By Curt Peterson
The Windsor Central Unified Union School District (WCUUSD) configuration and enrollment working group continued discussions Wednesday, Feb. 9 about rebranding the consolidated district that serves the towns of Barnard, Bridgewater, Killington, Pomfret, Pittsfield, Plymouth and Reading.
The next step is surveying all stakeholders, asking for input regarding changing the district’s name at all, and for suggestions for a new name if there is a change.
In the interest of clarity, board member Todd Ulman of Woodstock thought the survey introduction should state the reason for considering a change “right up front.”
“Why should we change the name of a large school district? Because it’s awesome!” Ulman said. “It’s a once-in-a-lifetime opportunity!”
Working group member Jen Stainton, who is also the curriculum coordinator at Woodstock Union High School, will be adding a paragraph at Ulman’s suggestion.
The group believes a new moniker should express the diverse culture of the seven-town organization, now named for the middle of a county.
Superintendent Sherry Sousa has said that, at academic meetings, WCUUSD is often confused with Windsor Southeast Supervisory Union. A second goal assumes a new brand might attract young families, which could boost enrollment.
There is another reason: mascot renaming. WASPS is an acronym for Woodstock Area Sports Programs, but some associate it with White Anglo-Saxon Protestants.
While the district is consolidated, the local facilities are still universally referred to by their town names, such as Barnard, Killington, Woodstock, Prosper Valley (Pomfret/Bridgewater). Keeping those location names might be more utilitarian.
Student attendees Owen Courcey, Aiden Keough-Vella and Genevieve Morel all said their peers were more interested in the eventual treatment of the mascot, and don’t feel the name of the district is particularly important.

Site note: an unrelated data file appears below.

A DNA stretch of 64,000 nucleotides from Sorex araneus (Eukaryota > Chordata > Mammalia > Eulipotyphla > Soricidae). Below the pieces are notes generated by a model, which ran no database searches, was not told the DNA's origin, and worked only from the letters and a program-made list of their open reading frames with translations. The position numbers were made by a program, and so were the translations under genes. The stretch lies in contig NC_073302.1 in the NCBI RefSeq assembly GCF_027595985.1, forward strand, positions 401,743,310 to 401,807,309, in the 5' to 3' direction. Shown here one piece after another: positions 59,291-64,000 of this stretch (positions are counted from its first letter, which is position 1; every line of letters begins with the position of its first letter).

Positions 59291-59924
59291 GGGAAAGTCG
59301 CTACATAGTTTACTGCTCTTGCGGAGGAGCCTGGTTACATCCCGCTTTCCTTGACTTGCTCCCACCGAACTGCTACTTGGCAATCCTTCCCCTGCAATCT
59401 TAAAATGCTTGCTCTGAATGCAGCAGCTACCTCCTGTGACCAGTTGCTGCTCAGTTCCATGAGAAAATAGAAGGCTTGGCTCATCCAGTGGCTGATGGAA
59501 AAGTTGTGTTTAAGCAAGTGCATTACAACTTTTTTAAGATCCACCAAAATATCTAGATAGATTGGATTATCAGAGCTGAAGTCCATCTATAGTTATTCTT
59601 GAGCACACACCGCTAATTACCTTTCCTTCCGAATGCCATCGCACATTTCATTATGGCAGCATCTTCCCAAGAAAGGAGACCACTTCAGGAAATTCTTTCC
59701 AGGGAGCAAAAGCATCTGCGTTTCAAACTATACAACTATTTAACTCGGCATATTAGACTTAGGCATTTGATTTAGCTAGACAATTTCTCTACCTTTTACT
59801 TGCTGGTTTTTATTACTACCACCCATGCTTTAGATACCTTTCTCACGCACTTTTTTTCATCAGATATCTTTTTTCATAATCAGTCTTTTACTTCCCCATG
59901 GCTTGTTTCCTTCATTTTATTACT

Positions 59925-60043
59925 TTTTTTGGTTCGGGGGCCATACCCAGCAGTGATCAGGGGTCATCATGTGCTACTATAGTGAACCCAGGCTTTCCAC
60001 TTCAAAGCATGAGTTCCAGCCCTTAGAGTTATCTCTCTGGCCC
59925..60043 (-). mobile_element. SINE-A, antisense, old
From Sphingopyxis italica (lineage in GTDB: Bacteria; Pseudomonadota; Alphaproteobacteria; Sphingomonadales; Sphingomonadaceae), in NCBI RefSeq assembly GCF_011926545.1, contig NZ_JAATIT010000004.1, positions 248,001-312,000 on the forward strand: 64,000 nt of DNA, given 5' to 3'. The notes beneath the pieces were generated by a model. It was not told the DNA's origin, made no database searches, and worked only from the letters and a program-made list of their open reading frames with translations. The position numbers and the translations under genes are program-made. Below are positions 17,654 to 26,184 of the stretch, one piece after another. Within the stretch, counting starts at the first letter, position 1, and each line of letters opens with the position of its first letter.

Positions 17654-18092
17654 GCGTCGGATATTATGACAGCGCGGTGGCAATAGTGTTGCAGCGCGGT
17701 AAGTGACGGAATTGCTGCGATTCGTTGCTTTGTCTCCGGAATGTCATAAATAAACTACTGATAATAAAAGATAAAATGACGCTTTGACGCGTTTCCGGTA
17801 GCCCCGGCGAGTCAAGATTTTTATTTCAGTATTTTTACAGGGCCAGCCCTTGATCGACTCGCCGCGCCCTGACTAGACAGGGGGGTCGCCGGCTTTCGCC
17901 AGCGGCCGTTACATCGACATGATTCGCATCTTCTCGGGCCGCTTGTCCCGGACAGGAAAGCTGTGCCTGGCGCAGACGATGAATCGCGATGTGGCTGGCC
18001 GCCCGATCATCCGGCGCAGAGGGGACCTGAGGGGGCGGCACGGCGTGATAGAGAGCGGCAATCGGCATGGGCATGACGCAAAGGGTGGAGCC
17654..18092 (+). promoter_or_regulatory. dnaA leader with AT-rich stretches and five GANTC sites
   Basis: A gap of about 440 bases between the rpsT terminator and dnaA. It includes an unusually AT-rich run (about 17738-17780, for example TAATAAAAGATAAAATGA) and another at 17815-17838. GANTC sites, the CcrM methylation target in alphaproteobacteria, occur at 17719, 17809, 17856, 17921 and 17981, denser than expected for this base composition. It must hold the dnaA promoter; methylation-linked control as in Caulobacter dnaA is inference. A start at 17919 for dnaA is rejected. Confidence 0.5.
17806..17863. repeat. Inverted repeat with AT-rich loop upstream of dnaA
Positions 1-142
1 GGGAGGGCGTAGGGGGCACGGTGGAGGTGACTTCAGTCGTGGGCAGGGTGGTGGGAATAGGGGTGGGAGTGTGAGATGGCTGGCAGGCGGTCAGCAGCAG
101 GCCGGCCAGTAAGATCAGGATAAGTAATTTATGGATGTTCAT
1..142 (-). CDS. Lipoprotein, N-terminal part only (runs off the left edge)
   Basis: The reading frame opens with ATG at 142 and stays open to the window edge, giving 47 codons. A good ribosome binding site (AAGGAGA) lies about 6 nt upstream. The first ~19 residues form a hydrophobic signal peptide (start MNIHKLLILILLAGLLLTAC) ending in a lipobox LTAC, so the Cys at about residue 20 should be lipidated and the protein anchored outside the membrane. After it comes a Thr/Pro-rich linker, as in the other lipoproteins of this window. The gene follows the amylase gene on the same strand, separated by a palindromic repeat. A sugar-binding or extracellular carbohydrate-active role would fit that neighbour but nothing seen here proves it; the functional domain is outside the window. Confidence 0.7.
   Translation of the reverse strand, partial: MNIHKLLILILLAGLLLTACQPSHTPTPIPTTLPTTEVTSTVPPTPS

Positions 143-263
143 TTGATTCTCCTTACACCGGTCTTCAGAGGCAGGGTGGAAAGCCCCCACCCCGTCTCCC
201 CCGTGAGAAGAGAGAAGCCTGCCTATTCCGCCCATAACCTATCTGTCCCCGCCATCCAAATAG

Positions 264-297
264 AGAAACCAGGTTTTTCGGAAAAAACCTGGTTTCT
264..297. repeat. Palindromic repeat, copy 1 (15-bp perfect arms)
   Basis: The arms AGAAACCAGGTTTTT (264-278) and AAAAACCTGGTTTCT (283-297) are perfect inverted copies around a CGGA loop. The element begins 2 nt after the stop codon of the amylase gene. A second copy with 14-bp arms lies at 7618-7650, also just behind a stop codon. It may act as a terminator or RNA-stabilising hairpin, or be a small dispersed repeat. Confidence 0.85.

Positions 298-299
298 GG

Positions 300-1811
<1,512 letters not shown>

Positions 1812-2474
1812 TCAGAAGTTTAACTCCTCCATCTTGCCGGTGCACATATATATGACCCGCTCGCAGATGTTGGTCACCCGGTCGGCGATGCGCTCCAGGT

Jason Drebber, a 2017 WUHS graduate and current student at UVM working for two concurrent bachelor degrees — geology and environmental science — presented research on physical characteristics within the district that might inspire a successful rebranding.
Following a geological history of formation of the Green Mountains and of Vermont from an ancient sea floor, Drebber said that mineral resources within the district exist only in Bridgewater and Plymouth. These might include gold, iron, silver, lead, copper, talc, limestone, granite and asbestos.
Killington has its mountain, Drebber said, but it’s in Rutland County, the only district town not in Windsor.
It was his recommendation that the district focus on area rivers — Ottauquechee, Waits, Black, Barnard Brook, etc. — or the farms or mills on them, for geological/economic/place reference name choices.
Perhaps looking ahead to reconsideration of the athletic mascot, the students were interested in the “mechanics” of the district name change and overall rebranding process.
Bristow said the group will finalize and disseminate the survey, collect and analyze data, schedule office hours and town halls for public discussion, and ultimately make a recommendation to the board either not to change the district name, or list options for the new brand.